tv [untitled] CSPAN June 29, 2009 3:30pm-4:00pm EDT
>> absolutely. when you take money, i run a business is a new rule of games, and if you don't want to play by government rules you don't need the government's money. on pay, there are a couple key facts you need to consider. the compensation is satisfactory. i sit on 2 large institutional funds, one being, a mutual-fund if compensation is fine, and we think within limits, when they not vote on pay, we still do. the large mutual-fund
institutions, fidelity, barkley, vote with management close to 90% of the time. the reason they do is they get assets from management, the corporate pension funds, they get tremendous fees for that and as a result of that they are not going to vote against management, they're not going to -- management team will take the funds away from them and place them with another asset manager so those votes become problematic. we need legislation that says when the mutual-fund vote, on behalf of the investors in that fund, they have to make that vote based on the best interest of those investors, not their best interest as a mutual-fund. a prime example, a few years ago, phenomenal, almost $2 million in payouts to an
executive meeting pfizer. the management team, 2 senior people flew to california. $14 million in fees managing pfizer assets, they voted straight down the line for pfizer. that is what goes on. >> i appreciate that advice and that information and i am looking to play a role, those are precisely the kinds of issues i want to deal with. thank you very much. i yield back. >> i will yield to the gentleman from north carolina. >> i have a question that one of my colleagues asked the previous panel, an interesting one. mr. neugebauer from texas asked, if i presented you with $1,000
and in two weeks you brought back $1 million on that investment, you took $1,000 and turned it into $1 million would it be appropriate for me to pay you $10,000? would that be fair compensation for the return you had given me. go quickly down the rhine -- down the line and then to this question, yes or no? >> i can't answer without knowing more about the circumstances but none of the proposals that anyone here supports, none of the proposals that the government has put together impose this judgment. they involve easier exchange of the government's rules to make decisions or invoke judgment about structure. if you ask me about structure, i
will have clear answers. >> the structure, we can do quickly. i only have 5 minutes. >> you would be getting a very good deal for that amount of money. >> so it is fair compensation. >> things could be fair. >> it might not be fair to the agency getting a higher percentage. mr. turner? >> the question maybe whether you pay $10,000 or not. that isn't the fact we are dealing with. we are paying $1,000. we end up -- in excess of $1 trillion, the bailout of companies to fail. [talking over each other] >> should i get my $1,000 back because they lost so much? >> i have comments on investment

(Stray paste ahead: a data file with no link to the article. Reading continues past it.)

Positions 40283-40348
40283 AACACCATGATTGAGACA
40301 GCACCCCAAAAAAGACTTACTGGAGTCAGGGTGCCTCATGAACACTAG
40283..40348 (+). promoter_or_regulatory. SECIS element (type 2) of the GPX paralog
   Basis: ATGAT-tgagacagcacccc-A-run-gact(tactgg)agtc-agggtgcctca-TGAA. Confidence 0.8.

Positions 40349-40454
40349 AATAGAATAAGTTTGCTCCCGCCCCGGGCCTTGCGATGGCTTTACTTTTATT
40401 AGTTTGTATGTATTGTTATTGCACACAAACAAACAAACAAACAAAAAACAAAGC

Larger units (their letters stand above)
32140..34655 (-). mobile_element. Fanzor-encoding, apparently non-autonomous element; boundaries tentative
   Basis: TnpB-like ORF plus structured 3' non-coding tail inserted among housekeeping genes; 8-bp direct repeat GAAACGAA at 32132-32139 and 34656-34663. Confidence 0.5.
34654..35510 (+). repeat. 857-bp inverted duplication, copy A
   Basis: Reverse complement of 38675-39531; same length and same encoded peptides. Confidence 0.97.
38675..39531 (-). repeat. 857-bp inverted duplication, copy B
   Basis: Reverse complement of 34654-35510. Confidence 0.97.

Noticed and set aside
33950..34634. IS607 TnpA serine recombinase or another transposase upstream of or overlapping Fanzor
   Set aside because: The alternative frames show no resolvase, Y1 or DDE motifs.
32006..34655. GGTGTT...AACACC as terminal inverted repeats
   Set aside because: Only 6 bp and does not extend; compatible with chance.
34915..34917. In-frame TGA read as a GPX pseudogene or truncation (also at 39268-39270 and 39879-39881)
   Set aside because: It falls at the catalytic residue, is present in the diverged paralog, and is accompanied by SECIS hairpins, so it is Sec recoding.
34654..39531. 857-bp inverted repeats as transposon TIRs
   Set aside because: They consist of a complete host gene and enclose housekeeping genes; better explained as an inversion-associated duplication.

skills, i can put you in touch with my agent, but i would offer this, executive compensation, i rest my testimony that if that were really such a strong link, banks that are about to get out of par, out of t.a.r.p. i read the disclosures of every one of them. not much difference between the two policies. >> would it be fair to up the base compensation and have you incentives? is that best aligned with shareholder interests? >> in some cases yes, in some cases no. i referred to negotiations between shareholders and the board. >> how can the government prescribed corporate governance effectively? >> i am continuing this line. i think it is about
accommodation of corporate governance issue that the state level, very effective in a lot of areas. there are some disclosures at the fcc in, that is from the essential mission of the fcc. some think with respect to the current access proposal as currently designed, exceeded 40. is that 0-4, is disclosure and corporate law. >> is the shareholder profit of executive compensation the way to go? >> it can be particularly dangerous and comparisons to the u.k. are deceptive for a lot of reasons, the structure of shareholders is very different, dominated by insurance companies and private pensions. the u.s. is more retail invested and substantially more union pension ownership. i would say it is not the right